At present, the ruling powers’ response to the Hirak al-Rif has similarly privileged economic liberalization over political reform. The danger for the movement is that this response might be deemed sufficient by fellow citizens, and indeed that the Hirak’s demands for regional investment—a university, a cancer treatment center, a state of the art sports stadium—might outweigh its calls for social justice, including the release of its leadership. The most high-profile responses in favor of the movement have all emphasized its roots in economic marginalization, and thus proposed an economic solution. The most recent public discussions of the Hirak emanating from the palace and parliament have concerned neither the putative separatism of the movement nor the international demands to release movement leaders from prison, but rather the uncertain status of a major foreign investment scheme called Al Hoceima, Manarat al-Moutawassit (Beacon of the Mediterranean), touted as the answer to the Rif’s marginalization. Announced by the king in October 2015 and initially slated for completion in 2019 at a cost of $667 million, the Manarat al-Moutawassit project is meant to boost the coastal tourism industry, but also to comprise major social investments in health, education and the environment.
Officials’ potentially criminal mismanagement of the project is the subject of open debate. In an annual speech to parliament in October 2017, Mohammed VI condemned the delays and announced a new governmental body to monitor development projects. Later in the month, the king charged the head of the court of auditors, Driss Jettou, with compiling a progress report on the Manarat al-Moutawassit project (a task for which he subsequently requested, and received, an extension). The court’s final report laid blame not with the political system as a whole, but rather with a handful of ministers from past and present governments, and while it acknowledged mismanagement, it stopped short of accusing anyone of embezzlement. In the following days Mohammed VI provoked what the national press deemed a “political earthquake” by publicly dismissing high ranking functionaries, though only for incompetence rather than corruption. Subsequent reports from the court have resulted in disciplinary proceedings against more than 180 officials. Yet these dismissals do not concern the security apparatus and its quotidian abuses, of which Mohcine Fikri’s treatment was exemplary. Nor has any such report been ordered.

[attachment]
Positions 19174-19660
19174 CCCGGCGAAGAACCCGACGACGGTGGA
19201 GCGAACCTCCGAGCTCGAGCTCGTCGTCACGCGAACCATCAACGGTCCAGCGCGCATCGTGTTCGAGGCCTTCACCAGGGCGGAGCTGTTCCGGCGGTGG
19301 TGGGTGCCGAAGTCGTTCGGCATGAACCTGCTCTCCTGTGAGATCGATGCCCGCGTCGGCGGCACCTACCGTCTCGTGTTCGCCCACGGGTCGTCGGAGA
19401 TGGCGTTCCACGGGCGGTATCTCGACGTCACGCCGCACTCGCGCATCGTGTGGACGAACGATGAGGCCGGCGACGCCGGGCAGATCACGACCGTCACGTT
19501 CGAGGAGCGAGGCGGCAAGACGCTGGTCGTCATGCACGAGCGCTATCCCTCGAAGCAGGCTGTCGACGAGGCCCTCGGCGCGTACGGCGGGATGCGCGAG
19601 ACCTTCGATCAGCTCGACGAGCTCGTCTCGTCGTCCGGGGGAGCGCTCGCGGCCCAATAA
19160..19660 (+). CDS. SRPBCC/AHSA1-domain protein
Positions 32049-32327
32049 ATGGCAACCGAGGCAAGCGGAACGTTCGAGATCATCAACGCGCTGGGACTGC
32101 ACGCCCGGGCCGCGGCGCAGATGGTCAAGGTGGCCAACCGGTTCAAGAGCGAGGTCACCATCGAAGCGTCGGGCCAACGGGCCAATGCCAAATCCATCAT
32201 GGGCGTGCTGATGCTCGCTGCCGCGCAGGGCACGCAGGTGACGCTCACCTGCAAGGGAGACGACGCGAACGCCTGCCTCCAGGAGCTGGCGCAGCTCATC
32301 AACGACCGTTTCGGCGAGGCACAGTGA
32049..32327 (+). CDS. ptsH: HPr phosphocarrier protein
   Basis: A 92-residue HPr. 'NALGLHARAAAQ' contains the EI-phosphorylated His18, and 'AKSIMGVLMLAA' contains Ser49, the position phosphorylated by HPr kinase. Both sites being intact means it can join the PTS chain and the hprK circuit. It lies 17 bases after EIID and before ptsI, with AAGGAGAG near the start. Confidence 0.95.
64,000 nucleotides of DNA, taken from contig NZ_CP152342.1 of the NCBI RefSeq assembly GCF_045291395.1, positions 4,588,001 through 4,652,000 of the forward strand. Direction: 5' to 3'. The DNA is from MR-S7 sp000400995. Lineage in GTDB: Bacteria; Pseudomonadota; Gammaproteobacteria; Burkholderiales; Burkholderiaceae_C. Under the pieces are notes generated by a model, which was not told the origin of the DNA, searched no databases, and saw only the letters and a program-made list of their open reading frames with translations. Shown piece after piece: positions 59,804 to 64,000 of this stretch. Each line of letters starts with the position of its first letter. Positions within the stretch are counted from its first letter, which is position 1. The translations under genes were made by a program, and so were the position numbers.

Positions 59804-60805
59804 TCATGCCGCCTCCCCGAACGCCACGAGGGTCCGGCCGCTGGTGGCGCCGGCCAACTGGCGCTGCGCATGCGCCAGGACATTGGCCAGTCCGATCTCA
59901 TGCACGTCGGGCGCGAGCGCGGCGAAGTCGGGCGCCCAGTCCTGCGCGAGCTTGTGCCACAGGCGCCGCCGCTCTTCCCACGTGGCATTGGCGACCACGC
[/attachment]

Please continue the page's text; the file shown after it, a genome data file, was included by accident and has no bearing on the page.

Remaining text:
The roots of the Hirak al-Rif lie in the region’s historical and contemporary experience of abuse and indignity, as well as marginalization, but also in the vast majority of Moroccans’ capacity to identify with that experience. With the movement surviving state television and social media smears, security abuses and arbitrary arrests, political discussion of the movement has turned to the question of marginalization, grasped primarily as economic rather than political or cultural. This turn, consistent with the Mohammed VI era of neoliberal development projects, certainly fits with some demands of the movement. Indeed, among the repeated chants in a July 2017 Hirak protest in Fes was the wholly un-ironic demand, “Ra’s al-mal?!” [Where’s our capital?!] Such an emphasis holds risks. In the long term, the most debilitating state response to the movement may be neither the imprisonment of leadership or propaganda, but the state’s diversion of attention from social justice to development, that is, from the profound violence of the security state to the easily discussable and putatively separable matter of economic investment. Far from questioning neoliberalism’s empty promise, the state’s developmentalist approach calls rather for its more perfect application.
1. Taoufik Bouachrine, “Hirak al-Rif has laid bare our faults,” Alyaoum24, June 17, 2017. (Arabic)
2. Lmaghrib TV, “In the mosque: Nasser Zifzafi loses temper after facing Imam’s accusations,” May 26, 2017. (Arabic)
3.Yassine Benargane, “Hirak: Sentences ranging from 1 to 20 years in prison for 9 detainees,” Yabiladi.com, August 30, 2017. (French)
4. “Dossier of Demands,” www.zafzafi.com, March 29, 2017. (Arabic)
5. What is often described as a Rifi tribal rebellion in 1958 included, to the contrary, the “major Rifian complaint [of] under-administration and neglect of their region” (David Hart, “Rural and tribal uprisings in post‐colonial Morocco, 1957–60: an overview and a reappraisal,” The Journal of North African Studies 4.2: 84-102, 92-93). See also Ernest Gellner, “Patterns of rural rebellion in Morocco: tribes as minorities,” European Journal of Sociology 3.2:297-311, 299.
6. Kingdom of Morocco, Ministry of Culture and Communication, “Royal Discourse to region, governorate, prefecture, province administrators and representatives of the citizenry,” (al-Khitab al malikiyya) October 12, 1999. See http://www.maroc.ma.
7. See Susan Slyomovics, “Morocco’s Justice and Reconciliation Commission,” Middle East Report Online, April 4, 2005. Human Rights Watch, “Morocco’s Truth Commission: Honoring Past Victims during an Uncertain Present,” Human Rights Watch 17, November 11, 2005.
8. The thematic linking of “social justice” with “development” and “investment” is a repeated motif in Mohammed VI’s Throne Discourses from 1999-2017, an annual national platform for articulating the palace’s major policy directives. See Kingdom of Morocco, Ministry of Culture and Communication, “Royal Discourses (al-Khitab al malikiyya).”
9. Miriyam Aouragh, “Fishy neoliberalism in Morocco,” Historical Materialism. n.d.
10. “Des mesures disciplinaires prévues contre 186 agents d’autorités et plusieurs dysfonctionnements relevés au niveau des CRI,” Le Matin, December 11, 2017.